Our longtime mission partner, Metro Caring, works with our community to meet people’s immediate need for nutritious food while building a movement to address the root causes of hunger.  Unsurprisingly, over the last year those facing food insecurity has grown tremendously and Metro Caring served 11,029 unduplicated households during the year.  Loaves and Fishes is a way that St. Andrew’s can support Metro Caring and those in the community dealing with hunger by donating food items.  This year Loaves and Fishes will be held on Saturday, July 24 from 9:30-11am in the church parking lot.  Please come by and drop off your donation during that time and spend a few minutes socializing outside with fellow parishioners.

 

Recommended food items include:  beans—canned or dry, brown or white rice, quinoa, peanut butter, unsweetened rolled oats, canned vegetables, canned soups, canned tuna or chicken (in water), whole grain pasta and pasta sauces, whole grain cereals, shelf-stable milk or milk substitutes, unsalted nuts and seeds, unsweetened dried fruits, and unsweetened applesauce.  Financial donations are also welcome—you may write your check to St. Andrew’s with Metro Caring noted in the memo line.

 

As always, the Mission and Outreach Ministry thanks all of St. Andrew’s for their willingness to support our mission partners and care for the vulnerable in our community.  If you have any questions, please feel free to contact Janice Woodward (Janice.L.Woodward@gmail.com)

Proper Seven 06/20/21

Link to PDF

The Still Point: A Time of Meditation and Reflection

The Fourth Sunday after Pentecost: Proper 7

… At the still point of the turning world. Neither flesh nor fleshless;
Neither from nor towards; at the still point, there the dance is,
But neither arrest nor movement. And do not call it fixity,
Where past and future are gathered. Neither movement from nor towards,
Neither ascent nor decline. Except for the point, the still point,
There would be no dance, and there is only the dance…

 

T.S. Eliot, Burnt Norton

 

 

            Peace on each one who comes in need;

                        Peace on each one who comes in joy.

                        Peace on each one who offers prayers;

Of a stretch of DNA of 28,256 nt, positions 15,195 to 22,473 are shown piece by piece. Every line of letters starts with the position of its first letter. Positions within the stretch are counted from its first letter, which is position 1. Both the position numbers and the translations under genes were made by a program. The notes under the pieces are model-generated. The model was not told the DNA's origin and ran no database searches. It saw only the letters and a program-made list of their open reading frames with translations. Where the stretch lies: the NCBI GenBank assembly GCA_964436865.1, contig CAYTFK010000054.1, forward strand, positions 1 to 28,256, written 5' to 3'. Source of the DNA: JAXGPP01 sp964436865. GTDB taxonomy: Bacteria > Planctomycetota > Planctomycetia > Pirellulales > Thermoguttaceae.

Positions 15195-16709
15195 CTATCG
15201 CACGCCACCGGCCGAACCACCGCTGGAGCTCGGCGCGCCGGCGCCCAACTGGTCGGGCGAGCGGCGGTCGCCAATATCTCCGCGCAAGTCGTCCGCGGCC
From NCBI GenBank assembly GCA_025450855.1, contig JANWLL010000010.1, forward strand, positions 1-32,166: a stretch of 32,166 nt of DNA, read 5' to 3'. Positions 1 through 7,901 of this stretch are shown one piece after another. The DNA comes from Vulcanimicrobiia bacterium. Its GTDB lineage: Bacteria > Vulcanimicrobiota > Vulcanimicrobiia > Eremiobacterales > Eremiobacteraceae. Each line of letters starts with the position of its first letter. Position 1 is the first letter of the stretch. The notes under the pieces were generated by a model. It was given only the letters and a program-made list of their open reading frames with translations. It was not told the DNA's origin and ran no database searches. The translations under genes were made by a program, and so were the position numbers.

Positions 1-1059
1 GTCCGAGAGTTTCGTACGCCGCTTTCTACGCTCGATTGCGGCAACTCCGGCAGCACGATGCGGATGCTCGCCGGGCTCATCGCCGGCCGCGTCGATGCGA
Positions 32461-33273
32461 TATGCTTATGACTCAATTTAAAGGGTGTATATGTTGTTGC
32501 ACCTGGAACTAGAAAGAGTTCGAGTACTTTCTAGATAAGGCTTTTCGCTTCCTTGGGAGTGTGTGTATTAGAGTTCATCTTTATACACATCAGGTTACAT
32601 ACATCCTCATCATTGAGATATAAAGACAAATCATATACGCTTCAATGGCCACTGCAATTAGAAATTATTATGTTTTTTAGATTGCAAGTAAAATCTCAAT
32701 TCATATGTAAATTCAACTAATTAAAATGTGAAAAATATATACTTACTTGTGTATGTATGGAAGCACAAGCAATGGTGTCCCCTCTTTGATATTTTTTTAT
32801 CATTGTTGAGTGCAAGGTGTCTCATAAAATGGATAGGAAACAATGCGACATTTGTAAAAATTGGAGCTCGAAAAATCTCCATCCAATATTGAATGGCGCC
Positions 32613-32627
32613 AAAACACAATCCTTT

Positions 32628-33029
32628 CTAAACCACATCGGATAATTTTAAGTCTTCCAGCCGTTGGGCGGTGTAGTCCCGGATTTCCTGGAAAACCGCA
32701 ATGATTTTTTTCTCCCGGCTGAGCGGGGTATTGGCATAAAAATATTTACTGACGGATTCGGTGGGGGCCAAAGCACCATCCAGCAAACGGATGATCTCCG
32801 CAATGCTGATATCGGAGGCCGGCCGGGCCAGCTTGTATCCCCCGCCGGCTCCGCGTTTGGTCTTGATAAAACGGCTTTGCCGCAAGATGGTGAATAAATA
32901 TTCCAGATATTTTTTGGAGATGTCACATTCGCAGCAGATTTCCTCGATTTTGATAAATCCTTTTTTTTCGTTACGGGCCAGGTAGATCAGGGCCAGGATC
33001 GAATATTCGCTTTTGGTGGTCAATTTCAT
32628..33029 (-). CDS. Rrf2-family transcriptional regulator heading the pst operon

Peace on each one who offers song.

                        Peace of the Maker, Peace of the Son,

                        Peace of the Spirit, the Triune One. 

 

Opening Prayer

Almighty God,
by your grace alone
we are accepted and called to your service;
strengthen us by your Holy Spirit and empower our calling;
through Jesus Christ our Lord.
Amen.

Scripture Reading                                                                                   Mark 4:35-41

When evening had come, Jesus said to his disciples, “Let us go across to the other side.” And leaving the crowd behind, they took him with them in the boat, just as he was. Other boats were with him. A great windstorm arose, and the waves beat into the boat, so that the boat was already being swamped. But he was in the stern, asleep on the cushion; and they woke him up and said to him, “Teacher, do you not care that we are perishing?” He woke up and rebuked the wind, and said to the sea, “Peace! Be still!” Then the wind ceased, and there was a dead calm. He said to them, “Why are you afraid? Have you still no faith?” And they were filled with great awe and said to one another, “Who then is this, that even the wind and the sea obey him?”

Poem: “To Be Held”                                                                       by Linda Hogan

To be held

by the light

was what I wanted,

to be a tree drinking the rain,

no longer parched in this hot land.

To be roots in a tunnel growing

but also to be sheltering the inborn leaves

and the green slide of mineral

down the immense distances

into infinite comfort

and the land here, only clay,

still contains and consumes

the thirsty need

the way a tree always shelters the unborn life